Concept to scout: secrets of David Chang’s fast casual

fuku interior
Gabriele Stabile

Traffic at the Fuku fried-chicken concept in New York City was so heavy during Week One that the tiny store had to shut for two days to readjust to the demand. What’s the attraction?

It’s not speed of service. Lines have been so long that management relocated the queue to a side street nearby. A doorman signals when a party can leave the head of the line and come inside—where they wait in another (albeit shorter) line to order. Then the serious hang time starts. The wait on a recent Friday topped 15 minutes—at 2:30 in the afternoon.

It’s certainly not the appeal of customization or choice. Patrons have their pick of a chicken sandwich or a chicken sandwich. A seasonally changing Fuku Salad is offered, but the size makes it more of a side, the only alternative to french fries. The entire food menu consists of four items. The cocktail list is double that—from whiskey-gingers to margaritas—even though the place is only open from 11 a.m. to 4 p.m.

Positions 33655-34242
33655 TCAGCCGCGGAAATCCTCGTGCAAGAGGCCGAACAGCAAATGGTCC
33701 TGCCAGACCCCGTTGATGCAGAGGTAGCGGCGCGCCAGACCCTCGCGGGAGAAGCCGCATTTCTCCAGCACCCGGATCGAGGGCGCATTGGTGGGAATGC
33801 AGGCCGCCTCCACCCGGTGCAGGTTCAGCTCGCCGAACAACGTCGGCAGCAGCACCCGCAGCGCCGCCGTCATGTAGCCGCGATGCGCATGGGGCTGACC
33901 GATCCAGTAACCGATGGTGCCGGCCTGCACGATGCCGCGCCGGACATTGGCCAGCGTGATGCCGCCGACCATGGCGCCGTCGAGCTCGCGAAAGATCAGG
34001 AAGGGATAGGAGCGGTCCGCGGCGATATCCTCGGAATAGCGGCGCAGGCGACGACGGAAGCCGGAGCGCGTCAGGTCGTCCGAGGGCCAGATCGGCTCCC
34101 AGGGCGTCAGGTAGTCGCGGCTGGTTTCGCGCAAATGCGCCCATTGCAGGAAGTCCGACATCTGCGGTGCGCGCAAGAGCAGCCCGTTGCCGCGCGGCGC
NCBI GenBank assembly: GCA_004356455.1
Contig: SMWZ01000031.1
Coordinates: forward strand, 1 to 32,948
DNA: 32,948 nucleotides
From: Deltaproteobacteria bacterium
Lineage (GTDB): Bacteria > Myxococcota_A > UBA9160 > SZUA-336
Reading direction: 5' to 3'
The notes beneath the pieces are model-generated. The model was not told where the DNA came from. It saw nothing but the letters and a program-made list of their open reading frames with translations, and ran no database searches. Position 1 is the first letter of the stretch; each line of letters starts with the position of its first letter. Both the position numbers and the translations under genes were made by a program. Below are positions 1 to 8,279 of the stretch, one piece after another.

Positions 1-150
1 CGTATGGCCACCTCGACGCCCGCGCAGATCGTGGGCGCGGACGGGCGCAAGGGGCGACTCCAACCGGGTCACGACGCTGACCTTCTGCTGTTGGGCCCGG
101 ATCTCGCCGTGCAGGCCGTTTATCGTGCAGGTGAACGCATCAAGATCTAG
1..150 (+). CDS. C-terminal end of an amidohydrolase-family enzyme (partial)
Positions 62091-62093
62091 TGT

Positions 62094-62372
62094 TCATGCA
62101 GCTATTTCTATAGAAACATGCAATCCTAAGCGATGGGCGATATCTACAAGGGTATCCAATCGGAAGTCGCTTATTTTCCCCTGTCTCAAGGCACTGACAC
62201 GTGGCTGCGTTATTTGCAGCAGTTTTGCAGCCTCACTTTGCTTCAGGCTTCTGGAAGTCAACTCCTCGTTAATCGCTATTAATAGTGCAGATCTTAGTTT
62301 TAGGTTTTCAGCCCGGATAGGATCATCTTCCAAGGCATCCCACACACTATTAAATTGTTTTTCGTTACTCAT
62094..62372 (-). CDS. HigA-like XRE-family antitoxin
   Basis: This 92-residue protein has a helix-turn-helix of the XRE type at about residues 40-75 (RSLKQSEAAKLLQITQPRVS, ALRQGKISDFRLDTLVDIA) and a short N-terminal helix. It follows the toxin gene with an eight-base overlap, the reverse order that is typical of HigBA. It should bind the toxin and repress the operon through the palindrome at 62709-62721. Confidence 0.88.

Nor is comfort a selling point. About 40 customers are packed inside, either waiting for their food (they’re given flag-like number stands to hold so runners know to whom to hand an order) or eating from metal trays at elbow-to-elbow standup counters.

The food certainly is part of the appeal. An oversize, deboned chicken thigh is brined, marinated in a habanero puree, dunked in buttermilk and dredged in spices before being deep-fried and served on the sort of potato hamburger bun a home cook might stock for a weekend barbecue. 

fuku spicy chicken sandwich

But the irresistible pull comes from the credentials of the guy who hatched Fuku. It is the brainchild of Chef David Chang of Momofuku Noodle Bar, Ssäm Bar, Milk Bar and Má Pêche fame. Fuku, supposedly, is his riff on Chick-fil-A.

Restaurant operators have an additional reason to check out the place. A chicken sandwich, side-size salad and can of soda came to $17.42. Multiply that by the hundreds of people who line up, factor in the percentage who buy an alcoholic beverage, and the sales tally comes up as a series of dollar signs, followed by sighs.

And that’s from a kitchen consisting of several deep fryers and heat lamps, staffed by three cooks, an expediter, a person packing to-go meals and three runners. 


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